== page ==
Occasionally, the butterfly’s common name will give a clue to one of its host plants. A holly blue appears, flittering obligingly over a holly bush. Harding says that this generation will lay eggs on the holly’s tender fresh leaves, perfect food for its caterpillars. By midsummer, however, the leaves will be too tough. So the next generation will lay on ivy, and the caterpillars will feed on its emerging berries.

Harding is a schoolteacher, and exhibits the best of his profession’s ability to rapidly communicate facts through infectious enthusiasm. He has been interested in birds since the 1980s, but more recently became fascinated by butterflies, and helped found Butterfly Conservation Ireland.

So the way he views the canalbank vegetation is focused through the lens of these creatures, extraordinary not only in their beauty but in their two radically different lives, first as crawling planting-eating caterpillars and then as flying nectar-feeders.

One of the few plants already in flower where we are walking the canal bank, near Louisa Bridge at Leixlip, is the cuckooflower, also known as lady’s smock. Its variable lilac, pink or white blossoms are familiar in wetlands. I was vaguely aware that it was associated with the orange-tip, a small white butterfly with vividly contrasting wingtips. And sure enough, we see an orange-tip flickering away within minutes of first seeing the cuckooflower. Harding is able to show me exactly where to find the orange-tip’s eggs, tiny green ovoids adhering just below the blossom where the seed pod develops.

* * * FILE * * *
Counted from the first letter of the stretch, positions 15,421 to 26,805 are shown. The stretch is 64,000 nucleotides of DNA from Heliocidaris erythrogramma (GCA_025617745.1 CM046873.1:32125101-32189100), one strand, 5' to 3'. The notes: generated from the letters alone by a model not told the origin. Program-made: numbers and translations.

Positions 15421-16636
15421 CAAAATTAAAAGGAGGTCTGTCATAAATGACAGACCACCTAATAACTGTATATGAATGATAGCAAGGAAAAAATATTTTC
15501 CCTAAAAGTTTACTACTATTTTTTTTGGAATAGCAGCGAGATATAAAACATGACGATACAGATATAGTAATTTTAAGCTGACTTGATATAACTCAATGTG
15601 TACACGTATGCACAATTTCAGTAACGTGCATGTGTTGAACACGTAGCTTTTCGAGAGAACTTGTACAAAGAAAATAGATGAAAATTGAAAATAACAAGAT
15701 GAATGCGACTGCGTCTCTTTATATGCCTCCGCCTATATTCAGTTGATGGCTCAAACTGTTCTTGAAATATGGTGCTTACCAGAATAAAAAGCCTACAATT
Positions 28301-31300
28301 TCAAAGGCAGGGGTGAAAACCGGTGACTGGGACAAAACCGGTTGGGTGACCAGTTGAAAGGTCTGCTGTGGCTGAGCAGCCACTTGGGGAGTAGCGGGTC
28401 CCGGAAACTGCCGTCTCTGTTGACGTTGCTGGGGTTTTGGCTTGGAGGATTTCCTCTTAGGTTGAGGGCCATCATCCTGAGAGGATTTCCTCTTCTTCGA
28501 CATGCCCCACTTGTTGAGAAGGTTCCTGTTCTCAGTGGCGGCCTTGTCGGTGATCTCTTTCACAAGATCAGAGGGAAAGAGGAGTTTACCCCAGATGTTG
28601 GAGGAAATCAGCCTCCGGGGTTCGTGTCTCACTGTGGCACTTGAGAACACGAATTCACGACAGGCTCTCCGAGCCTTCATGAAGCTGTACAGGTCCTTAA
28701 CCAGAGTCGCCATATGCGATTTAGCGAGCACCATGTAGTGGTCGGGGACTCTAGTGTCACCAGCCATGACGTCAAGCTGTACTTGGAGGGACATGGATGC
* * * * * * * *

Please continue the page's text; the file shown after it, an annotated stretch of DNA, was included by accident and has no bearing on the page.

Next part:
A few minutes later, we visit the remarkable landscape of a former spa, alongside the Louisa Bridge railway station section of the canal. This is a Special Area of Conservation, and is rich in wetland plants such as bog cotton, the carnivorous common butterwort, a small galaxy of bogbean in spectacular bloom – and more cuckooflowers.

Above them, a green-veined white butterfly dips and rises. Harding explains that this species also uses the cuckooflower to host its eggs – and to feed its caterpillars. But it lays eggs not on the seedpod, but on the rosette of leaves at the base of the plant. This is an example of “ecological separation”, whereby neither butterfly need compete with the other.